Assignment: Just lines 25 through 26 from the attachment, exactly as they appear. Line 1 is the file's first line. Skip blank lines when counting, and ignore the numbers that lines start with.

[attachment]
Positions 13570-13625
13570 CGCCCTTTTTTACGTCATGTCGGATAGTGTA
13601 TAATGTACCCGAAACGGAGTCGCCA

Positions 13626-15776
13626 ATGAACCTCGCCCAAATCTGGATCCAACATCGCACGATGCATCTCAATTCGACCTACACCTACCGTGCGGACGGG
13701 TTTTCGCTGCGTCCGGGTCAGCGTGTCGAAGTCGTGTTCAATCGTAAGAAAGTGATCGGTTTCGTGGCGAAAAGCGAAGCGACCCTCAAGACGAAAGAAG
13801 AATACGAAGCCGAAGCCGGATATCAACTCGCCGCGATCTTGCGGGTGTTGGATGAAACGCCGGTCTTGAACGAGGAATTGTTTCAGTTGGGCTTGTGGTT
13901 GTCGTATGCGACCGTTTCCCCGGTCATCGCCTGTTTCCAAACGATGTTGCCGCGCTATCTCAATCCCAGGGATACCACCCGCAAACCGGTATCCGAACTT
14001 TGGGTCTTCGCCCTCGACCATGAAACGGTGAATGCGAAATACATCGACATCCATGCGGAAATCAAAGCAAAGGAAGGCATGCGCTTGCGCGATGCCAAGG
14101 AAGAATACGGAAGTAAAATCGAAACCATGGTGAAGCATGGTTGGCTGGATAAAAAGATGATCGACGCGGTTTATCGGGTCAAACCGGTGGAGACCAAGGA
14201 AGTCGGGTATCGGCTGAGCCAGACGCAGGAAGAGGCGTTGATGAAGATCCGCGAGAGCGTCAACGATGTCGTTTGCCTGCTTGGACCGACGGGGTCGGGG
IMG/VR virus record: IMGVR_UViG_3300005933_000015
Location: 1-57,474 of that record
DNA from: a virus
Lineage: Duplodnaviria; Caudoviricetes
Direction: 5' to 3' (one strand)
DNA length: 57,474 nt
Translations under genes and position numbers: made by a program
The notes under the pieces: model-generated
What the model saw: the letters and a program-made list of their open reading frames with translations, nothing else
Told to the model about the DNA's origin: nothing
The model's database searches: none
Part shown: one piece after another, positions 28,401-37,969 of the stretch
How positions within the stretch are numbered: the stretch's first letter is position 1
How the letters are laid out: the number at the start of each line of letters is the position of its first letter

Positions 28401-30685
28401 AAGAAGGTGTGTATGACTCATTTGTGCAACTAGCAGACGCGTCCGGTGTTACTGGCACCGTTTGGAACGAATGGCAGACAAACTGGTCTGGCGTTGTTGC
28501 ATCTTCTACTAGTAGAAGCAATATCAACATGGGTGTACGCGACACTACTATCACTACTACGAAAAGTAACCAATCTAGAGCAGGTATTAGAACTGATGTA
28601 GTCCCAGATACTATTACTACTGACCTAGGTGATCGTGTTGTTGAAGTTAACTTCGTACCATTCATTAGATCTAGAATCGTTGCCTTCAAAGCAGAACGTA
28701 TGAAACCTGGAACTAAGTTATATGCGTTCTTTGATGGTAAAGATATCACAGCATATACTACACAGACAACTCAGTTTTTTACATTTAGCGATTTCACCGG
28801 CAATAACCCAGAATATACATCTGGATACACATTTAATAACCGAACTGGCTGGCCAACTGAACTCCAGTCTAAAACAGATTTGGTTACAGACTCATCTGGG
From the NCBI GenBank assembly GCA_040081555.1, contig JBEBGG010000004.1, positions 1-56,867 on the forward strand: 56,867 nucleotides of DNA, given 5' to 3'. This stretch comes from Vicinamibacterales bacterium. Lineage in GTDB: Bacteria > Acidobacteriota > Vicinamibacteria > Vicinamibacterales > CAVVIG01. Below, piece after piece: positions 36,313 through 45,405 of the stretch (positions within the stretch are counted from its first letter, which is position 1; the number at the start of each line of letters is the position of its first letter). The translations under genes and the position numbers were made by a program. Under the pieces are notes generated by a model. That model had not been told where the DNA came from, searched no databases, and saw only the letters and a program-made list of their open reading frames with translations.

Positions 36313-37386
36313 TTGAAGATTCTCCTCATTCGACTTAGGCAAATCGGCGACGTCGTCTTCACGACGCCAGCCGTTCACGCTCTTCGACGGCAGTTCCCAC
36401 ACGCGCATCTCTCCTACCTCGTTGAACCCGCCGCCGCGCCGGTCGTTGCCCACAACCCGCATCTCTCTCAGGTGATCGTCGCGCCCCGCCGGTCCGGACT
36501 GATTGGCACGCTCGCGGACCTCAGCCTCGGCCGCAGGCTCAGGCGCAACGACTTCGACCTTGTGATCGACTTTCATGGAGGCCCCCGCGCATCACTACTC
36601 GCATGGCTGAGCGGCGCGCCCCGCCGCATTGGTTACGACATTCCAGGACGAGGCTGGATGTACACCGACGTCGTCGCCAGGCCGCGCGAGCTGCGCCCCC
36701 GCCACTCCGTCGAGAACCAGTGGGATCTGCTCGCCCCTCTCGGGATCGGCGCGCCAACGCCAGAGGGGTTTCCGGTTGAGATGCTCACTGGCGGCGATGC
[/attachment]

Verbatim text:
How the letters are laid out: the number at the start of each line of letters is the position of its first letter

Positions 28401-30685